"Tummy time": It's fun to say, but the consequences of your baby not getting enough of it are no laughing matter.
In 1994, the National Institute of Child Health and Human Development launched the Back to Sleep Campaign to encourage parents to lay their babies on their backs to sleep in order to help reduce the incidence of sudden infant death syndrome. Since then, SIDS deaths have decreased by about 50 percent, although it is still the third leading cause of death among infants, according the Centers for Disease Control and Prevention.
While back-sleeping may reduce the risk of SIDS, the American Academy of Pediatrics also recommends "tummy time" for infants, to ensure they develop their neck muscles and don't develop plagiocephaly, which is a flat or misshapen head, or torticollis, which is a crooked neck.
Miley, 7 months, Moundsville
In fact, physical therapist Stephanie J. Pruitt, author of "The Truth About Tummy Time" (2011), says her research has shown infants who are frequently placed on their backs are more likely to have shortened neck muscles, flattened heads and other develomental delays."
She cites back-sleeping, as well as overuse of car seats, infant seats, travel systems, bouncers, swings and other devices, for leading to increased incidences of torticollis and plagiocephaly. These constraints on babies' free movement can keep them from hitting developmental milestones, Pruitt says.
"It is difficult to achieve motor miletones if one is not given the opportunity to explore different positions," she adds.
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Nobody wants to see her child diagnosed with a condition that could have been prevented. A local mother whose daughter was diagnosed with torticollis, for instance, said her doctor blamed her for laying the baby down on her back to sleep with her head turned the same direction every time. Torticollis, however, also can be an inherited condition or caused by fetal positioning in the womb or during birth.
Torticollis treatment involves physical therapy to stretch and strengthen the baby's neck. Surgery may be required.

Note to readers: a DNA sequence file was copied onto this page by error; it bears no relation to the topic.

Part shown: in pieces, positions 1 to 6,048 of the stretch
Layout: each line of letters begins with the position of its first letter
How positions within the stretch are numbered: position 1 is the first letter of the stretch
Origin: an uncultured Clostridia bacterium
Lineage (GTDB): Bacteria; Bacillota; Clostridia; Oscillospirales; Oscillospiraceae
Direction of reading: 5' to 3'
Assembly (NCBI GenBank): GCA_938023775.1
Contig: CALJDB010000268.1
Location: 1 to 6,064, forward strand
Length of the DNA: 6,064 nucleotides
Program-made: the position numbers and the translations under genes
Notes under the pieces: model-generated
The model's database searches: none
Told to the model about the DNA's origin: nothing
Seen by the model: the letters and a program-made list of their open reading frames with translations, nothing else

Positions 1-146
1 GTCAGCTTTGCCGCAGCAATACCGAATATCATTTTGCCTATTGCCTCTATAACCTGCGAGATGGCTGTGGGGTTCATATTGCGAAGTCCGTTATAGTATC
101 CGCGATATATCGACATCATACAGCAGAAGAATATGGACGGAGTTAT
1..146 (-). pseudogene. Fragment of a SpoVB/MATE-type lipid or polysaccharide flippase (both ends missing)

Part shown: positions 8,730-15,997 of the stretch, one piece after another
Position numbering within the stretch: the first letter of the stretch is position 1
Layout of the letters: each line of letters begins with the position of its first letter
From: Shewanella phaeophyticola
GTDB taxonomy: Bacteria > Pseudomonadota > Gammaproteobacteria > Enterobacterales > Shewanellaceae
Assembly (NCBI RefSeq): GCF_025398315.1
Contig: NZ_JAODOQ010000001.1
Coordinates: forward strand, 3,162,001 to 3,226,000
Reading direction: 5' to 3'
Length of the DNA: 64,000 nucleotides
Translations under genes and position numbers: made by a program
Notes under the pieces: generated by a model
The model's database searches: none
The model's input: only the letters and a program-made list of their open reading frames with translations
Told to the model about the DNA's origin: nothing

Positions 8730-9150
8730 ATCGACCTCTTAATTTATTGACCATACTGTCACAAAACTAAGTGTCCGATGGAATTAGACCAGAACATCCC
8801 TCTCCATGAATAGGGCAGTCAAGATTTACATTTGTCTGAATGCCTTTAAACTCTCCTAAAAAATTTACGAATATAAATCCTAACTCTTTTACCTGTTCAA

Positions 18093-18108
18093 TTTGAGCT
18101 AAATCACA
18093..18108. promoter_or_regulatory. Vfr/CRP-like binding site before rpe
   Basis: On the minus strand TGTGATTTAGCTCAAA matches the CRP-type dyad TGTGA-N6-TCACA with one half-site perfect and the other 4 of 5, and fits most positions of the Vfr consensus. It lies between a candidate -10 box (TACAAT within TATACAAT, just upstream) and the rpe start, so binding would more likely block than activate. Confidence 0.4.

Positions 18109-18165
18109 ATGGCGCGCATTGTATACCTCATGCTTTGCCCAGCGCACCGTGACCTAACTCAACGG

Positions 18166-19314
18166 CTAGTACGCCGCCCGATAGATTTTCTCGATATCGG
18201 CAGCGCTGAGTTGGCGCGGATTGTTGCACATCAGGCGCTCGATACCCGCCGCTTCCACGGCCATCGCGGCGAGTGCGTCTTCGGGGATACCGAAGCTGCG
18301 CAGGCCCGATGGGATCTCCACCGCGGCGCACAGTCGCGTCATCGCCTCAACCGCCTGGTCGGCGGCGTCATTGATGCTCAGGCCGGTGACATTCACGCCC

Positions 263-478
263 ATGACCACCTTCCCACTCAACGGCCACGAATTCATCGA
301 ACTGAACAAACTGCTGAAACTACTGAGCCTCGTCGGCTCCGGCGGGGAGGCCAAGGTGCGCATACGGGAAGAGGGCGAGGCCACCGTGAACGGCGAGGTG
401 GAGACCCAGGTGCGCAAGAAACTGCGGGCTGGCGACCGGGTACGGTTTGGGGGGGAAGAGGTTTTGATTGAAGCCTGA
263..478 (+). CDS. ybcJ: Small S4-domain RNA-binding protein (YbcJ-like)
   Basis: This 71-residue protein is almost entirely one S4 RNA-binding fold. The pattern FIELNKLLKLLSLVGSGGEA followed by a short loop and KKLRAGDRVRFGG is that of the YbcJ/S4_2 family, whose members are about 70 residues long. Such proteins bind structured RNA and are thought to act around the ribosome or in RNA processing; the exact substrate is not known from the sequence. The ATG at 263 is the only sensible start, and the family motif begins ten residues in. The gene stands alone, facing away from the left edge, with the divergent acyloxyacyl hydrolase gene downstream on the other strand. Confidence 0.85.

Plagiocephaly also can be caused by positioning in the womb, but Hangar Prosthetics and Orthotics, which makes cranial helmets for infants with plagiocephaly, states on its website there has been a 600 percent increase in the condition since the Back to Sleep Campaign was introduced.
According to Kyle Yonak, a certified prosthetist and orthotist with Hangar's Wheeling location, helmet prescriptions are on the rise locally. Infants as young as 3 months can be fitted, and they wear them for two to 10 months.
The earlier a child is diagnosed, the more likely the treatment time will be shorter, he said.
Infants must wear the helmets 23 hours a day, he added. The helmet can be removed for up to an hour for bathing and a few other breaks during the day.
"The helmets don't squeeze your head into a more symmetical shape and they don't apply any pressure. What they do is they redirect growth," Yonak said. After taking measurements of the baby's head, a helmet is crafted with an air pocket or void where the head is flattened. "The head grows into the part where the void is," he said.
How much 'tummy time'?
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According to Dr. Anne Zachry, a pediatric occupational therapist, about 30 minutes of tummy time a day should be the goal, but parents should expose the child gradually - as little as 15 seconds per session at first is OK. During the day, a baby should have two to three tummy time sessions.
"Believe it or not, you can begin exposing your baby to tummy time while you both are still in the hospital. The earlier you start, the more likely that your infant will accept the stomach as a natural position," Zachry says on her website, www.tummytimetips.com.
Start by laying on your back and placing the baby belly-down on your tummy to get the baby used to the position, according to www.pregancy.org.
When ready to move to the floor, give the youngest babies a little help by rolling up a thin towel or blanket and placing it under Baby's chest, Zachry says. A Boppy pillow also works well. "Position Baby's arms over the roll with his hands reaching out in front of the roll.
If Baby's chin drops, it should still be positioned slightly in front of the roll, and so that his mouth and nose still get plenty of air," Zachry says.
Other tips: Place a mirror or toy on the floor in front of the baby to keep his or her attention. And never leave a baby unattended during tummy time.